Take the 2-minute tour ×
Stack Overflow is a question and answer site for professional and enthusiast programmers. It's 100% free.

I need to work with large array of 26-bit variables in RAM. It is too expensive to use 32-bit ints. Access should be as fast as possible (especially read operation).
I came to the following scheme: each 26-bit value splits to three 8-bit values and 2 bits.

#define N 500000000
uint8 arr1[N], arr2[N], arr3[N];
uint8 arr4[N / 4];

int read_value(int index)
  int a1 = arr1[index];                                   // bits 0..7
  int a2 = arr2[index];                                   // bits 8..15
  int a3 = arr3[index];                                   // bits 16..23
  int a4 = (arr4[index / 4] >> (2 * (index % 4))) & 3;    // bits 24..25
  return a1 | (a2 << 8) | (a3 << 16) | (a4 << 24);

Is there some better technique to do this? Or maybe there is a nice way to work with 27/28/29/30-bit integers?

share|improve this question

2 Answers 2

up vote 0 down vote accepted

When you say it's "too expensive" to use 32-bit ints, do you mean space-wise?

Assuming that you do, I'm not really sure how to help you there. However, in terms of read speed, an array in C/C++ provides you constant-time access to the elements of the array(this is assuming that the memory is already in the CPU cache; if it isn't, it's going to take longer). Therefore, reading element 0 takes the same amount of time as reading element 10,000; the code that you have might make this slower, but I can't say that for certain.

While it looks like this code should do what you want to do, it would probably make the most sense to simply do an array of ints, even though it would take up more space. If you absolutely have to this, you could try putting inline in your method declaration so the compiler can expand it whenever you use it.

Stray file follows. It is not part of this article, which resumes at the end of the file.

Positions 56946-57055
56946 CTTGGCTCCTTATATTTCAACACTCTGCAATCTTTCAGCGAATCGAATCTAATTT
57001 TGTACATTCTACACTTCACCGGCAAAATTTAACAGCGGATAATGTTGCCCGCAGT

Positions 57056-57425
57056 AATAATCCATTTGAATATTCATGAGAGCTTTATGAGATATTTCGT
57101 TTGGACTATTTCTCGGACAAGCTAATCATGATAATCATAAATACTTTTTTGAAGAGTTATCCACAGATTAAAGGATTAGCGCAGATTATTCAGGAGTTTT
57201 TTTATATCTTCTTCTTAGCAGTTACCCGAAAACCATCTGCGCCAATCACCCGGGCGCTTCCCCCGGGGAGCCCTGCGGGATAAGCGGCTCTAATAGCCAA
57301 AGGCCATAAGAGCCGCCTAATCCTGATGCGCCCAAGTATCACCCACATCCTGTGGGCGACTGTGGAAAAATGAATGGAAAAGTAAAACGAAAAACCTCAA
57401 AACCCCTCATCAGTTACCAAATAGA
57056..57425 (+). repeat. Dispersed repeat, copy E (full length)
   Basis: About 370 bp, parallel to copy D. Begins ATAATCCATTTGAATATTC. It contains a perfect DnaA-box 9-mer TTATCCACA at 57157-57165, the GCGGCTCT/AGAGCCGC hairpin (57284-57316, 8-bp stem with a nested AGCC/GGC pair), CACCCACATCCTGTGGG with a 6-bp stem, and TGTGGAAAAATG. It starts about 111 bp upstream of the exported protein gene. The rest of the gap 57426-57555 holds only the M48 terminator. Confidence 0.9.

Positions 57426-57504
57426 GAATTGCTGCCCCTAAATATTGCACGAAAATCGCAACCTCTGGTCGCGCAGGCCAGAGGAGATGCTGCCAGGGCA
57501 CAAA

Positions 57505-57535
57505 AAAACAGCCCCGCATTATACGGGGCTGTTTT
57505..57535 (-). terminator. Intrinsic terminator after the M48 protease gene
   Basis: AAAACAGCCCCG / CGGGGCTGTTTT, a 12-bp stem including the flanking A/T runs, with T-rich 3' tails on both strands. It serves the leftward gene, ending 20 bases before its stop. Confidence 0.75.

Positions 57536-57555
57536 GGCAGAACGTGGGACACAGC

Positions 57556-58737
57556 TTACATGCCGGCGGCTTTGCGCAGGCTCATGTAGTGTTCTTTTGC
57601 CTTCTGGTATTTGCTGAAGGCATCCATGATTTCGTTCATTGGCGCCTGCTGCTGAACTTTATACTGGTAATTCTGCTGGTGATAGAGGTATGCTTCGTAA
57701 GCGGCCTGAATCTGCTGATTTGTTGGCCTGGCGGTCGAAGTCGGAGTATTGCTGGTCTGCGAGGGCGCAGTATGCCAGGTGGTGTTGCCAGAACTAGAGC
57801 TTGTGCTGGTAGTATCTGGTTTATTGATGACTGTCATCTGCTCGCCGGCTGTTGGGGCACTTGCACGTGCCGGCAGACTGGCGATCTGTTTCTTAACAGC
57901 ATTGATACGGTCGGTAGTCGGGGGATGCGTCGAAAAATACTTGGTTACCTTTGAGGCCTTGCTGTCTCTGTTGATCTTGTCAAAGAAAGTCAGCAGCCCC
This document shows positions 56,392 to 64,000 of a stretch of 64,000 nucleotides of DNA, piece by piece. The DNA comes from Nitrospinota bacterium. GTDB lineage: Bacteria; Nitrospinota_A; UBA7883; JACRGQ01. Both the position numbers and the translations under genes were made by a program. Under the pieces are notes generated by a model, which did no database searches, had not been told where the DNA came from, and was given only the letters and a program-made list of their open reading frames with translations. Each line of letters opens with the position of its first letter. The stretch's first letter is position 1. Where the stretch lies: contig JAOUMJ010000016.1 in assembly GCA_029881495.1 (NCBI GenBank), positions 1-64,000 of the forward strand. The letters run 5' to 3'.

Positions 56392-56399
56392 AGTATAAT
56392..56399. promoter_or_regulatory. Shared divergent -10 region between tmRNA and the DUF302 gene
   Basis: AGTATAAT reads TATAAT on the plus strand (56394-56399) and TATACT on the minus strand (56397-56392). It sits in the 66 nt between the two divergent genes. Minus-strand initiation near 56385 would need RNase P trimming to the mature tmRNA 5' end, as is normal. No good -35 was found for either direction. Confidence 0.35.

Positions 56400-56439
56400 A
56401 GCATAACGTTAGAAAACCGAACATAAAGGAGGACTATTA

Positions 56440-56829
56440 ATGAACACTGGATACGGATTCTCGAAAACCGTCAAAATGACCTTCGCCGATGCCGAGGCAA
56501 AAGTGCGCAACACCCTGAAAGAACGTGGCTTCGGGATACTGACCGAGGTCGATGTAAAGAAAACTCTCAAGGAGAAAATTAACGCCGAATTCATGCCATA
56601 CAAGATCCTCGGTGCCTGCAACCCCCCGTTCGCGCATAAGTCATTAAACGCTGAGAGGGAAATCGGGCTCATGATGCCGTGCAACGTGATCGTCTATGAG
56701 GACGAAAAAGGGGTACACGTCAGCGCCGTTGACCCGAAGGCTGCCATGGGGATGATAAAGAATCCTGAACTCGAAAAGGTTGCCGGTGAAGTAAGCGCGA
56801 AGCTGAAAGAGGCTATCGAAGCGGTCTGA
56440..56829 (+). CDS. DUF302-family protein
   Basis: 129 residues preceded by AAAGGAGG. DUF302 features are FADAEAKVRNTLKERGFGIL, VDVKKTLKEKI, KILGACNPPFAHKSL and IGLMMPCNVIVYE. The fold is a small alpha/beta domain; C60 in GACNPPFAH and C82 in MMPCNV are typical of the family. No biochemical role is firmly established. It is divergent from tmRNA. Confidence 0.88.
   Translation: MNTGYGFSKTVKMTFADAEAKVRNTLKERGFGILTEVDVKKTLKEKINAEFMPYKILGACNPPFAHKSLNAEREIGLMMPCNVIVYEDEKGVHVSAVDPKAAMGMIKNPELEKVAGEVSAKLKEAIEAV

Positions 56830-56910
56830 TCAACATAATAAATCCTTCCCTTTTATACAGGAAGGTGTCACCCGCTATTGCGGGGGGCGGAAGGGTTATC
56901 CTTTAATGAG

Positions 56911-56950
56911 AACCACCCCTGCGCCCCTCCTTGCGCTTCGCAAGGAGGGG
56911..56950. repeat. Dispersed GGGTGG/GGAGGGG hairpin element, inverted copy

share|improve this answer
Yes, I meant space-wise; difference is about 400 MB. –  stannic Jan 10 '12 at 0:51

A memory load cost much more than arithmetics intructions in CPU, so you shouldn't use arrays of uint8 like that. It will cost you many times to read each element. At least use an array of uint16 as there's one less load

uint16 arr1[N];     // byte 0-15
uint8  arr2[N];     // byte 16-23
uint8  arr3[N / 4]; // byte 25-26

But this is still slow. A fast solution is reading all 13 uint32 (or uint64 if you're running a 64-bit machine) at once in a loop and then extract them to 16 26-bit ints. There are many ways to store these 26-bit ints in 13 unint32's. For example store each 26-bit ints contiguously.

A0 A1... A15

Or storing the first 32 bytes for the 16 elements' bit 0-15, the next 16 bytes for each element's bit 16-23, the last bytes will be used for bit 24-25.

A0[0..15] A1[0..15]... A15[0..15] A0[16-23] A1[16..23]... A15[16..23] A0[24..25] A1[24..25]... A15[24..25]

You should test and choose what's the fastest in your case.

share|improve this answer

Your Answer


By posting your answer, you agree to the privacy policy and terms of service.

Not the answer you're looking for? Browse other questions tagged or ask your own question.